- Strong brand reputation: Pizza Hut is one of the world’s most recognizable pizza brands with a high market share.
- History of innovation: Pizza Hut has successfully released numerous innovative products. Its customers expect great ideas and memorable meals from the company.
- Global presence: Pizza Hut is internationally recognized, owning popular restaurants in over 110 countries as of 2020.
- Excellent customer relations: Pizza Hut puts a lot of stock in customer engagement as the company runs focus groups and responds to customer feedback.
The Weaknesses section considers the sub-optimal aspects of the business that the business must improve to maintain its competitive edge. Don’t flinch when listing weaknesses — sugar-coating doesn’t help your business or your strategy. We know you like to think your business is the bomb, but it’s time for a walk up honesty street. What could you improve? What’s holding you back from your goals?
For example, check out Pizza Hut’s weaknesses:
- Lack of expertise: Producing a digital currency will require skilled programmers to build and maintain the overall system and related apps. This venture won’t be cheap or easy, unless there are coding prodigies are rolling the dough in the kitchen.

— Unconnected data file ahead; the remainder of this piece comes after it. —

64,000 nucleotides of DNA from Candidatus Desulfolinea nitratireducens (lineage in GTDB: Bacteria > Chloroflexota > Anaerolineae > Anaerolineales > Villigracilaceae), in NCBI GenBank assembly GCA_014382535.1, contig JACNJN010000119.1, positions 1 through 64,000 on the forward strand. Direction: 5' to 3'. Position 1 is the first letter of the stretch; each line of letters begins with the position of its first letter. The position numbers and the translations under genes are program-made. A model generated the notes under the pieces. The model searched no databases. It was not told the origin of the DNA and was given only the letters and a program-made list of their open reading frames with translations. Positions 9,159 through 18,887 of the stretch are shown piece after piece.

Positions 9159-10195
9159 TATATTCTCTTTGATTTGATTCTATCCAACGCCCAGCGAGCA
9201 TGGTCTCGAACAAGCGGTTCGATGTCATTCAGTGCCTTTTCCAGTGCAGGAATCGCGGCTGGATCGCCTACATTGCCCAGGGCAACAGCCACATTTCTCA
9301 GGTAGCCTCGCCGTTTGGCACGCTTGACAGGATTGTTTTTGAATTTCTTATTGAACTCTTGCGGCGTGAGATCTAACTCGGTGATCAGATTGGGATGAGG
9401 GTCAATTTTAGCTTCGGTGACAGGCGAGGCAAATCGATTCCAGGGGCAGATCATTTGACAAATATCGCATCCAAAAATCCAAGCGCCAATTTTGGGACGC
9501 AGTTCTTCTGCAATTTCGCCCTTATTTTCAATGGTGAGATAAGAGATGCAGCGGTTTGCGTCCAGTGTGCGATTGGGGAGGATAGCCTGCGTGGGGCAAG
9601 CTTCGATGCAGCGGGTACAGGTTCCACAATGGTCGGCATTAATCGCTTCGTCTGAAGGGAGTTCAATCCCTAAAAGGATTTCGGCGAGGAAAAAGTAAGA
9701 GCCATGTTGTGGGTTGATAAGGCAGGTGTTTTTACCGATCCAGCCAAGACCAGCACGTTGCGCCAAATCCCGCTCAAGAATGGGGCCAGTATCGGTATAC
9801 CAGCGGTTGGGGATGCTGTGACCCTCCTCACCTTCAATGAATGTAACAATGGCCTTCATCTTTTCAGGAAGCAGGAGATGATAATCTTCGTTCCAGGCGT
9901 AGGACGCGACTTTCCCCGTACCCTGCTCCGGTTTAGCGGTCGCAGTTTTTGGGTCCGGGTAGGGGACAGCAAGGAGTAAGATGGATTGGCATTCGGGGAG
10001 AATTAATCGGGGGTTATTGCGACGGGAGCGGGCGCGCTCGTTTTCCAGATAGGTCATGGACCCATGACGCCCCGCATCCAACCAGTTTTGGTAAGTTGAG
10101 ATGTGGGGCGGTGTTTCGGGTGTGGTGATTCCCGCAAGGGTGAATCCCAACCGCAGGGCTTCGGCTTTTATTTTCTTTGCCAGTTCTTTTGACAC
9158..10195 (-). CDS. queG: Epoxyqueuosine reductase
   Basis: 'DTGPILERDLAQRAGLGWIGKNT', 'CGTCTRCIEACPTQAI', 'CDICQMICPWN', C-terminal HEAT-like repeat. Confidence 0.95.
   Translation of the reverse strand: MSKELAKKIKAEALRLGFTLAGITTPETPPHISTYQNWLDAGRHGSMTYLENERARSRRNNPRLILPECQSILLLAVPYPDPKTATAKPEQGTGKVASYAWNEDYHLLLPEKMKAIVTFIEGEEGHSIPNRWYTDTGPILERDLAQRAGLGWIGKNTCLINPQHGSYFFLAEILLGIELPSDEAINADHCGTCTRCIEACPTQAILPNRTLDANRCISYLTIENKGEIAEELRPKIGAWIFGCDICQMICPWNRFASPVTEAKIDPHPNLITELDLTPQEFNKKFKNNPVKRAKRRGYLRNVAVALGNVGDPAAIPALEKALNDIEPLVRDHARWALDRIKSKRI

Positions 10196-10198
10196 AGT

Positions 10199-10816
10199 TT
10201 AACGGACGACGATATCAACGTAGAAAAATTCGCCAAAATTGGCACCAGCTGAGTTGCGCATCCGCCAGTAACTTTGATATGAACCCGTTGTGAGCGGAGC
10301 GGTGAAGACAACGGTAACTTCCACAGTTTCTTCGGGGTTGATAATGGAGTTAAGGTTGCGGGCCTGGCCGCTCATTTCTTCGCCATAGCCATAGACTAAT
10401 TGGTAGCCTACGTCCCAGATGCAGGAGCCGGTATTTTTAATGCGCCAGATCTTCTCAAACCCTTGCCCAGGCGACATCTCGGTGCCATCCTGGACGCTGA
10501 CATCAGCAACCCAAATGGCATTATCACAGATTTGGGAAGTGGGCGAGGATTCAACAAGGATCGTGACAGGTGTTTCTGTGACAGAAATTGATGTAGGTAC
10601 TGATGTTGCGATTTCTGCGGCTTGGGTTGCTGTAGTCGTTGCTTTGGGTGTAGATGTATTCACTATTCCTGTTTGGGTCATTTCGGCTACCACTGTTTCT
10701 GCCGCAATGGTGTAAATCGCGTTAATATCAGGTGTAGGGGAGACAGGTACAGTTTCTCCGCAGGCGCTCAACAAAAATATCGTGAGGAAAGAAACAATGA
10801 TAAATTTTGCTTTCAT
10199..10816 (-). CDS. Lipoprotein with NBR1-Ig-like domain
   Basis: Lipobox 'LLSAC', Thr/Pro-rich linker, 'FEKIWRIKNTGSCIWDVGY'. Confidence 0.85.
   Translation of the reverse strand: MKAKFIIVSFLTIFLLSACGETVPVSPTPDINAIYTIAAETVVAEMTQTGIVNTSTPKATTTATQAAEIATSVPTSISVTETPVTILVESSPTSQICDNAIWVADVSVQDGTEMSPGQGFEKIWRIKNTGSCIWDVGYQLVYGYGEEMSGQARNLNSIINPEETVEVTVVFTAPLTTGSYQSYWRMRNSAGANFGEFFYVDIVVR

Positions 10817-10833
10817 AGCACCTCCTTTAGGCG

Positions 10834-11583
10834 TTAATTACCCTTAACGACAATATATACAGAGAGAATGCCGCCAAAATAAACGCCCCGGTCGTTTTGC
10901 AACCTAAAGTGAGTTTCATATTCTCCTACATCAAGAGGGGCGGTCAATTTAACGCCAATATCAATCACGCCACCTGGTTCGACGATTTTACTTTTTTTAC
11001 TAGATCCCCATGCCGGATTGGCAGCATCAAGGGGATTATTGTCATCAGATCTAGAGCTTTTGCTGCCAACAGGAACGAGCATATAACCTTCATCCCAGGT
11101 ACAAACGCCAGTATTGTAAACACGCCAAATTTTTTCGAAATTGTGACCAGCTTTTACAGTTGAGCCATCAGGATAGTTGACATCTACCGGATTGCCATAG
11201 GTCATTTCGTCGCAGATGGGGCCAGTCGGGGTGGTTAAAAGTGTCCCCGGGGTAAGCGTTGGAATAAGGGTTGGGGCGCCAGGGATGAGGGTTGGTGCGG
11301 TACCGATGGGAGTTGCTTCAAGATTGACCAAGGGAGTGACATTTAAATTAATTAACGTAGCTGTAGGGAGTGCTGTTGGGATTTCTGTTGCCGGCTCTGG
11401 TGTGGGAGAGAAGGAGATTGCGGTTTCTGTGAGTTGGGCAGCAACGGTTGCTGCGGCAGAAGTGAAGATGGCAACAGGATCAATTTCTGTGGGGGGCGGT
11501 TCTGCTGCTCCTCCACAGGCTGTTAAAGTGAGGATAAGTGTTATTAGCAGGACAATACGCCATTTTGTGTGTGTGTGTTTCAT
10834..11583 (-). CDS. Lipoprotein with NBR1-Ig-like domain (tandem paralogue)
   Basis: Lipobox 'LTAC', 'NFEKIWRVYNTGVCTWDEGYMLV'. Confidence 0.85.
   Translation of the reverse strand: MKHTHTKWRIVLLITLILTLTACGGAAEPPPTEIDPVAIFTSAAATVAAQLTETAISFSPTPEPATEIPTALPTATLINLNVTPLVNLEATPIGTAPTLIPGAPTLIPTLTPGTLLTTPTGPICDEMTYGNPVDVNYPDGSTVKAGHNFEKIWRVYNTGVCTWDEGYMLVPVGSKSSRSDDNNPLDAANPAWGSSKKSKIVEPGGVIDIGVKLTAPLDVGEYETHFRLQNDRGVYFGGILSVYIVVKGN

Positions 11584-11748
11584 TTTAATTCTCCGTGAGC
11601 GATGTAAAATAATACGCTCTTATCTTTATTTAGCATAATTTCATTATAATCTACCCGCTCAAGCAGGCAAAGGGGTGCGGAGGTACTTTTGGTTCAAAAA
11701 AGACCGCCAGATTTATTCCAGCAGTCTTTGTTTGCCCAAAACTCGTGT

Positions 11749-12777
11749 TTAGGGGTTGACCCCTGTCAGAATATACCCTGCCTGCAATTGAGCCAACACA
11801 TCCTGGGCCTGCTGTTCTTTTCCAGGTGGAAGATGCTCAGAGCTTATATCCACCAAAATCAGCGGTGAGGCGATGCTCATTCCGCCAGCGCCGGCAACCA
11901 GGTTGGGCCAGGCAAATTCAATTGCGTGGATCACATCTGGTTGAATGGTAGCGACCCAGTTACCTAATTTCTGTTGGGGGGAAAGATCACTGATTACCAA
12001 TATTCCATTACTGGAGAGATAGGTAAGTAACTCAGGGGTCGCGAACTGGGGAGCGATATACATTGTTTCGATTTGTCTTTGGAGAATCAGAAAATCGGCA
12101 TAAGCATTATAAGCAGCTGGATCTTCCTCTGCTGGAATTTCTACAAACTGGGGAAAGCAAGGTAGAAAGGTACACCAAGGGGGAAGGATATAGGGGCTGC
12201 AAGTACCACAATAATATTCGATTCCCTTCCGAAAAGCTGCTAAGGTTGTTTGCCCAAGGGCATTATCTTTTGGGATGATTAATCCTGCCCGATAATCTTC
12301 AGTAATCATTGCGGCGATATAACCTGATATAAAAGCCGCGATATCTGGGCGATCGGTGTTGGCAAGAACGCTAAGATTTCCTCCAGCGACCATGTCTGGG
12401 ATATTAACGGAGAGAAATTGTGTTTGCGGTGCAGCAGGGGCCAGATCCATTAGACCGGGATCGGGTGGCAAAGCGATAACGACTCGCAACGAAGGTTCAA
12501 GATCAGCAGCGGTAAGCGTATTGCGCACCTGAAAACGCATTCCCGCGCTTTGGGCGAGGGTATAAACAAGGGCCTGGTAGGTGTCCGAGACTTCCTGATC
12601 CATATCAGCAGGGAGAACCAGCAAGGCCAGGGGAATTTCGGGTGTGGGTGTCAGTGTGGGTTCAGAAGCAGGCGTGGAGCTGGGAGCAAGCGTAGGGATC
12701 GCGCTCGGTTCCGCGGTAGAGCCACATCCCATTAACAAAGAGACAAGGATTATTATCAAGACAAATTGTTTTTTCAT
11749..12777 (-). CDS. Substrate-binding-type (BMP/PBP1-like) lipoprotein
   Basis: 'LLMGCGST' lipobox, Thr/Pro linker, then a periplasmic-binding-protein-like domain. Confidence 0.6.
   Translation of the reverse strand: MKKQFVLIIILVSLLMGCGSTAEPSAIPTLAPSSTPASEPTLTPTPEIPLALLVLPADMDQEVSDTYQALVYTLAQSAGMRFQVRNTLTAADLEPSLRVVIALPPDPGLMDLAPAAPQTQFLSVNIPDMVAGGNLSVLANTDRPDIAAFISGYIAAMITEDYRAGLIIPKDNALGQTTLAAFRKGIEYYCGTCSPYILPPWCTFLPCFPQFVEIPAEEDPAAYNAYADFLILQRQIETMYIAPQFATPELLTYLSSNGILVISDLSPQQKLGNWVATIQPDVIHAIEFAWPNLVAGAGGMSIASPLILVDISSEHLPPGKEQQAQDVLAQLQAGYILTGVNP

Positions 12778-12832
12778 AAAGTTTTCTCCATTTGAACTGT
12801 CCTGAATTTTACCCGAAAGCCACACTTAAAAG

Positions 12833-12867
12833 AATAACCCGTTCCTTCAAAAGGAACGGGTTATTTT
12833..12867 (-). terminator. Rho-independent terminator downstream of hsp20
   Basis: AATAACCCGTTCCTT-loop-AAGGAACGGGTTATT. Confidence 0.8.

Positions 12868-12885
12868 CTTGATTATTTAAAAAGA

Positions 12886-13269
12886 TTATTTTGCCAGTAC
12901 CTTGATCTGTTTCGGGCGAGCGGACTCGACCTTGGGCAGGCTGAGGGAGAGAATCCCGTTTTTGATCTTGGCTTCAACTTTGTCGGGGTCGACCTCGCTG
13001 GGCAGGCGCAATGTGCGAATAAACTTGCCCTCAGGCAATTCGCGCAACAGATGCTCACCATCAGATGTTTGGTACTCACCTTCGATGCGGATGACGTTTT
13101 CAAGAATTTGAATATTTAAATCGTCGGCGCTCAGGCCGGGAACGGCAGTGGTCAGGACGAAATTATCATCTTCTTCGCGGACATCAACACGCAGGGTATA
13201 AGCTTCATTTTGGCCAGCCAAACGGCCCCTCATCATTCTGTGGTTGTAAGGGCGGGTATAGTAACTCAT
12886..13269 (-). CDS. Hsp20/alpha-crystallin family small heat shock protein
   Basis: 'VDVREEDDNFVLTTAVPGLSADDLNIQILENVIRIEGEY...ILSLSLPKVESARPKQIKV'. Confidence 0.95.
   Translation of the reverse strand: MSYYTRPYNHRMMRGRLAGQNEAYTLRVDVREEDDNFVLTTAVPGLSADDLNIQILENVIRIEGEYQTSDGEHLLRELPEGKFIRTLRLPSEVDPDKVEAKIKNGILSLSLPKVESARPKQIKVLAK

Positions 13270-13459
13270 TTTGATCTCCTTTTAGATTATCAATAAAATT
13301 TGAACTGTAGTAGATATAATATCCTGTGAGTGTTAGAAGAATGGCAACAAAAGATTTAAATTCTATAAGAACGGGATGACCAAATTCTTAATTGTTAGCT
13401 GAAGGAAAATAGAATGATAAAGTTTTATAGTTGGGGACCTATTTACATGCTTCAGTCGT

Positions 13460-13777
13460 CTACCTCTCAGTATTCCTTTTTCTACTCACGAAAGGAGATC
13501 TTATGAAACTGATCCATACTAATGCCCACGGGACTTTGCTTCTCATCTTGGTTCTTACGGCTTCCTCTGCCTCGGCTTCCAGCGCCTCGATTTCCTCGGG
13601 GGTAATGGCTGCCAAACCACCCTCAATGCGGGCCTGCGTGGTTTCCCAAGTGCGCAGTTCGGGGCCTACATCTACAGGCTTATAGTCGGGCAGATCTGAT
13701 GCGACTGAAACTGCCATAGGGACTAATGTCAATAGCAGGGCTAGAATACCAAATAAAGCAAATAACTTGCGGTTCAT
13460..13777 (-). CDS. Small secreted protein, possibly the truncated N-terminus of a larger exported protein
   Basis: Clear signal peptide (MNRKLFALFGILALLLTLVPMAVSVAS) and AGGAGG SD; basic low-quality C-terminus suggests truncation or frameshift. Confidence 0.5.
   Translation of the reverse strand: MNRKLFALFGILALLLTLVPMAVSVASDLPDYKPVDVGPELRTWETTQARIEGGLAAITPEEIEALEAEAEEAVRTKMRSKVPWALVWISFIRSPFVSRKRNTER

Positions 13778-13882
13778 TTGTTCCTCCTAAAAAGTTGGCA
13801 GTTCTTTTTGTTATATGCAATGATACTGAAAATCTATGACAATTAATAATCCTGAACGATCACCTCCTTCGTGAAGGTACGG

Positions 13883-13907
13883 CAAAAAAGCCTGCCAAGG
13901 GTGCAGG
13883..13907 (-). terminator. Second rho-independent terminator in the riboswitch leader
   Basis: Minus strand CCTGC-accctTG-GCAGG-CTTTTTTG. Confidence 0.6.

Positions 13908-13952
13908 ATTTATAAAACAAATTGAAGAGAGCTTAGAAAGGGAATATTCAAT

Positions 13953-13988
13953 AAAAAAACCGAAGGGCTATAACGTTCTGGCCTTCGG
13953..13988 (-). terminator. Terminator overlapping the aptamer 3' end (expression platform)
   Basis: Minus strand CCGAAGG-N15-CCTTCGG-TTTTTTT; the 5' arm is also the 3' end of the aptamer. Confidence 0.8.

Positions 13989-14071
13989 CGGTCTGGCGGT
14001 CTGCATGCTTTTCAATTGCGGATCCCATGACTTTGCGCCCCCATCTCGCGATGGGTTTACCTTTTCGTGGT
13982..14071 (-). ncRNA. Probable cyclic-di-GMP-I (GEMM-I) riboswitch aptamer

- Poor communication: In a franchise business like Pizza Hut, you have a lot of employees. It's vital to bring everyone on board with the big picture, or else you'll hit resistance. If people don't understand the purpose or feel connected to the vision, they will be unwilling to make changes or work together.
The Opportunities section of the SWOT analysis considers the external factors that could potentially offer the company a competitive advantage.
For example, check out Pizza Hut's opportunities:
- First mover advantage: As the first to release this kind of product or service in the fast-food market, Pizza Hut can establish strong recognition and loyalty among consumers before a rival has a chance to launch similar products.
- Secondary income stream: A digital currency can generate income through the sale of NFTs, collectibles, and promotional tie-ins with other brands.
- ‘Meme’ Culture: Digital currencies can generate enormous meme appeal and fan followings. With clever marketing, Pizza Hut could tap into that cultural upswell and grab a huge slice of the market (see what we did there?).
The Threats section of the SWOT analysis considers the external factors that could potentially harm the company or derail the pursuit of its goals. Who or what is your company worried about right now? Are there any issues that could ruin your plans as bad as receiving a Hawaiian pizza when you ordered a double pepperoni?